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Prevalence and Significance of Incidental Extracardiac Findings of a Cardiac CT Angiography


Pattarapong Makarawate (ภัทรพงษ์ มกรเวส) 1, Narumol Chaosuwannakit (นฤมล เชาว์สุวรรณกิจ) 2

หลักการและวัตถุประสงค์: เพื่อศึกษาถึงความชุกและความสำคัญของการพบโรคอื่นนอกจากโรคหัวใจในการตรวจวินิจฉัยโดยเครื่องเอกซเรย์คอมพิวเตอร์โดยเฉพาะที่บริเวณทรวงอกและช่องท้องส่วนบนที่อาจตรวจพบร่วมกันได้

วิธีการศึกษา:ศึกษาข้อมูลย้อนหลังของผู้ป่วย 233 ราย ที่ได้รับการส่งตรวจวินิจฉัยโรคหัวใจโดยเครื่องเอกซเรย์คอมพิวเตอร์โดยแบ่งการพบโรคอื่นนอกจากโรคหัวใจตามความสำคัญทางคลินิกเป็นความผิดปกติน้อยซึ่งมีความสำคัญทางคลินิกน้อยไม่ต้องติดตามต่อไป ปานกลางซึ่งอาจต้องติดตามต่อไปร่วมกับซักประวัติเพิ่มเติมและมากซึ่งต้องตรวจวินิจฉัยเพิ่มเติมหรือให้การรักษาทันที

ผลการศึกษา:พบโรคอื่นนอกจากโรคหัวใจในผู้ป่วย 153 ราย (ร้อยละ66) แบ่งเป็นเพศชาย 102 รายและหญิง 51 ราย อายุเฉลี่ยประมาณ 67.2±12.5 ปี แบ่งเป็นความผิดปกติน้อยร้อยละ 71 ปานกลางร้อยละ 14 และผิดปกติมากร้อยละ 15 ซึ่งพบความผิดปกติน้อยทั้งหมด 185 ชนิดจากผู้ป่วย 115 ราย ความผิดปกติปานกลาง 37 ชนิดจากผู้ป่วย 26 ราย และความผิดปกติมาก 39 ชนิดจากผู้ป่วย 38 ราย

 สรุป: จากการศึกษานี้พบว่ามีการตรวจพบโรคอื่นนอกจากโรคหัวใจในการตรวจวินิจฉัยโรคหัวใจโดยเครื่องเอกซเรย์คอมพิวเตอร์จำนวนไม่น้อย ดังนั้นแพทย์ผู้แปลผลการตรวจต้องตระหนักถึงความสำคัญและประเมินอวัยวะอื่นที่เห็นร่วมด้วยอย่างละเอียด

คำสำคัญ:โรคอื่นนอกจากโรคหัวใจ โรคที่พบร่วมด้วยโดยบังเอิญ  การตรวจวินิจฉัยโรคหัวใจโดยเครื่องเอกซเรย์คอมพิวเตอร์ เครื่องเอกซเรย์คอมพิวเตอร์ชนิดมัลติดีเทคเตอร์


Background and objective: To evaluate prevalence and significance of extracardiac findings (ECF) in patients referred for cardiac CT angiography (CCTA). CCTA has the ability to depict ECF in the visualized thorax and upper abdomen. These incidental lesions can often present a challenge to physicians.

Method: We performed a retrospective review of 233 consecutive patients referred for CCTA. Extracardiac CT findings (ECF) were classified as benign, indeterminate, or of clinical significance at the time of image evaluation. Benign findings were those considered to be of little clinical significance with no follow-up needed. Indeterminate findings were those deemed of potential clinical importance, requiring correlation of the patient history or a follow-up study. Clinically significant findings were those felt to be of definite clinical importance requiring immediate evaluation or intervention.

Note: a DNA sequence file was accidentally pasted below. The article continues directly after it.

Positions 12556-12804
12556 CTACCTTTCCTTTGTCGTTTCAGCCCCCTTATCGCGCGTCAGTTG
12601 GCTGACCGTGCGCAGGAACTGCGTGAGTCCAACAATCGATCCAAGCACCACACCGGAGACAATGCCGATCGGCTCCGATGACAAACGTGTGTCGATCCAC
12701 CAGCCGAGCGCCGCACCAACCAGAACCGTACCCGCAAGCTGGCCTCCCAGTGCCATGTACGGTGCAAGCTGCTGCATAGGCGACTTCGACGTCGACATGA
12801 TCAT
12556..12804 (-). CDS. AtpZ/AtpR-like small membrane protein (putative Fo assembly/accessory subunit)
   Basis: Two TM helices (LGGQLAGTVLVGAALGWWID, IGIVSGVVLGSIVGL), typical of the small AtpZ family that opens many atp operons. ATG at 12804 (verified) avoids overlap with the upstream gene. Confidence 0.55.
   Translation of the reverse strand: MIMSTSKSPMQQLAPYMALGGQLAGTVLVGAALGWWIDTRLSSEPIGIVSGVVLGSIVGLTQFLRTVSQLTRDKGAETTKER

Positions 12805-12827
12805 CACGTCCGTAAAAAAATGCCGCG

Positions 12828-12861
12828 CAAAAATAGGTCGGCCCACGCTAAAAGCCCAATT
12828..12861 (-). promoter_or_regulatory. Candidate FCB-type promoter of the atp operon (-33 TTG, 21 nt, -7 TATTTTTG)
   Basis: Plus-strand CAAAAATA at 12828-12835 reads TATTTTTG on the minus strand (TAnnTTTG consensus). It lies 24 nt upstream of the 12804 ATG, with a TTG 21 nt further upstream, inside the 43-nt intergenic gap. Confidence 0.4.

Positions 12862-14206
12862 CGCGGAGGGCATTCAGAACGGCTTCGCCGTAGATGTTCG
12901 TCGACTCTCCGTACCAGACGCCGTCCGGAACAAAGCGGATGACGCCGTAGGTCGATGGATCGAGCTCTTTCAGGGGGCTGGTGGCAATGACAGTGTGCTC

Results: A total of 261 ECF were found in 153 patients (66%), 102males and 51 females, with a mean age of 67.2±12.5 years. Of those, 185 (71%) were considered benign, 37 (14%) indeterminate, and 39 clinically significant findings (15%). A total of 185 benign ECF were found in 115 patients. The 37 ECF indeterminate findings were present, distributed in 26 patients. The 39 clinically significant ECF were distributed in 38 patients.

Conclusion: There were a significant number of extracardiac findings in CCTA. Physicians who analyze CCTA should carefully evaluate all organs in the scan.

Keywords: Extracardiac findings, incidental findings, cardiac CTA, multidetector computed tomography (MDCT)



Multidetector computed tomography (MDCT) with high temporal and spatial resolution is emerging as a noninvasive diagnostic technique to visualize the heart 1-10. It is now accepted as a useful modality to detect coronary stenoses, coronary plaques, to assess calcification of the coronary arteries, remodeling of coronary atherosclerotic lesions, anatomy of the pericardium, and size and function of the ventricles 1-10 . Because of the growing number of scanners, these examinations will be performed with increasing frequency. This versatile modality is expected to diagnose not only coronary artery disease